56
\$\begingroup\$

So, obviously during first encounters a DM usually makes PCs fight small goblin groups, giant spiders, blink dogs, etc... but how should the DM keep up the challenge for higher level PCs without giving them the sensation that they are fighting more ogres, scarier hags, and just way more dangerous foes, just because they are higher level?

Where were the potent foes before?
Where are the weak ones now?

Is it possible for the GM to address this problem, without forcing PCs to often flee from early level fights or to fight many trivial fights later on?

\$\endgroup\$
  • 1
    \$\begingroup\$ This is one of the things that always bothered me about RPG's, especially video game ones. In WW2, as an American soldier rose through the ranks of Private, PFC, Corporal, Sergeant, etc., they didn't suddenly start facing meaner Nazis with greater abilities to survive gunshot wounds or Japanese machine guns that suddenly (or even gradually) started firing at greater rates. \$\endgroup\$ – Robert Columbia Apr 9 '18 at 13:55
  • 10
    \$\begingroup\$ Actually, they did see some of those things. Different areas of operations had units that were better trained and with better equipment. You may face fresh replacements, but you'll also have veterans who use better tactics, have better aim, more careful, etc. Also, there certainly have been advancements on firearms, tanks, planes, etc during wars. \$\endgroup\$ – sirjonsnow Apr 9 '18 at 14:22
  • 15
    \$\begingroup\$ @RobertColumbia Also I've never ready any documents related to D&D that assert it is meant to be realistic in any way, much less somehow be related to military ranks or war. I always thought that this was exactly what D&D and other RPGs are about. As you level up, the game levels up with you. That's a feature, not a bug. \$\endgroup\$ – Todd Wilcox Apr 9 '18 at 14:56
  • \$\begingroup\$ One way is that as they increase in level, they are more able to tackle harder challenges and attract more attention. Also, as they go up in level, they uncover the more serious problems that require their attention. This is more suited to epic quest style campaigns. \$\endgroup\$ – bp. Apr 10 '18 at 5:05
  • \$\begingroup\$ Another way is for the world to include fights that they need to run from. It's way less obvious whether a running-away encounter is 5 levels higher or 10 levels higher, they just run away. If there are always encounters that are just out of reach, the feeling (or fact) that the world levels up isn't so obvious. \$\endgroup\$ – bp. Apr 10 '18 at 5:07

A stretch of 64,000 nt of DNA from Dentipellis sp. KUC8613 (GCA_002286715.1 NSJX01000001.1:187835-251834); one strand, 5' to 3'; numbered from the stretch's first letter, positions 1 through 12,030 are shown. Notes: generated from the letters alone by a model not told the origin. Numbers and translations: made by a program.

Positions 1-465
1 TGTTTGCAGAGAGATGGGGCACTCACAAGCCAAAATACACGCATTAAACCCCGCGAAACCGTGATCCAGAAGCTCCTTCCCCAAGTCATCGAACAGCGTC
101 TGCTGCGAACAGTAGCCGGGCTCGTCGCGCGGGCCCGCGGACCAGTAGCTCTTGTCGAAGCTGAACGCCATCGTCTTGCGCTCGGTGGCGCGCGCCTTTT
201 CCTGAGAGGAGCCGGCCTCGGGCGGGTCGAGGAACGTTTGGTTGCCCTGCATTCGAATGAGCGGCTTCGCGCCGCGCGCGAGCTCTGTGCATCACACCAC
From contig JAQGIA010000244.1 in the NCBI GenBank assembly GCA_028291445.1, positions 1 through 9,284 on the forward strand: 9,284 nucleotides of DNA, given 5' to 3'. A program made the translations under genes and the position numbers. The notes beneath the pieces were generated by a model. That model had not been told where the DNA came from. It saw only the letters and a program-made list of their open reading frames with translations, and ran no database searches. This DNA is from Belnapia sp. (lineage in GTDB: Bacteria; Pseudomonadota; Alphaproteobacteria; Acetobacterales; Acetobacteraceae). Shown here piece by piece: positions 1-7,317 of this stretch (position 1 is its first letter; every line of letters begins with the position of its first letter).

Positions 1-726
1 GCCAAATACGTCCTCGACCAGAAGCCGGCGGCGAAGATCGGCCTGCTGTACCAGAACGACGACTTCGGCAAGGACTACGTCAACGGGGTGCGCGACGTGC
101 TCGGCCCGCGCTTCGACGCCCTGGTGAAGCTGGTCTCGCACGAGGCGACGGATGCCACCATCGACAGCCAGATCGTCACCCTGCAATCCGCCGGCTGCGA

79
\$\begingroup\$

There are many ways this could be explained, here are a few good story drivers that work:

Different areas have stronger and stronger enemies

Different areas in the world grow rougher and tougher as they stray from mainstream civilization. You can draw your party out into the wilderness for whatever quests they obtain.

A low level party would not be approached with a high level quest

A quest giver can easily size up the equipment and abilities of a level 2 party and see they aren't ready to face the ogre tribe he needs handled. Once the adventurers have made a reputation for themselves, they will be approached with more difficult work.

Include higher level content in the world that is being handled by someone else

The party could hear of a dragon being slain or fortress toppled - by a rival band of adventurers even.The higher level content they will one day do always existed, and in theory they could seek it out early, but for now it's just happening. Imagine in other places a quest would be happening ("slay the zombies and find out where they are coming from!") but the party just isn't there. ("The zombies kill a village, a small army is sent by the king to clear the source and takes heavy losses but succeeds")

Include lower level content at higher levels

Allow a leveled party to face a small goblin camp which can do nothing to stop their onslaught. It proves they have grown in strength, and allows players to feel strong in between the growing strength of enemies.

The party should have goals with more difficult methods

Find out what your party wants and open a path to it - then show that the path is blocked by harder and harder enemies. Present opportunities to the party that test their strength and reward their success. These opportunities will be increasingly strong in order to tempt an increasingly strong party, ans as such will be harder to obtain.

Or: Don't feel too much of a need to explain this

Finally - This is a problem which may simply not need solving. Like the in-story handwaving around how characters level up, the reasoning for them facing stronger and stronger enemies stems from it being a game. There is only so much you can do to hide the rules of the game behind a curtain.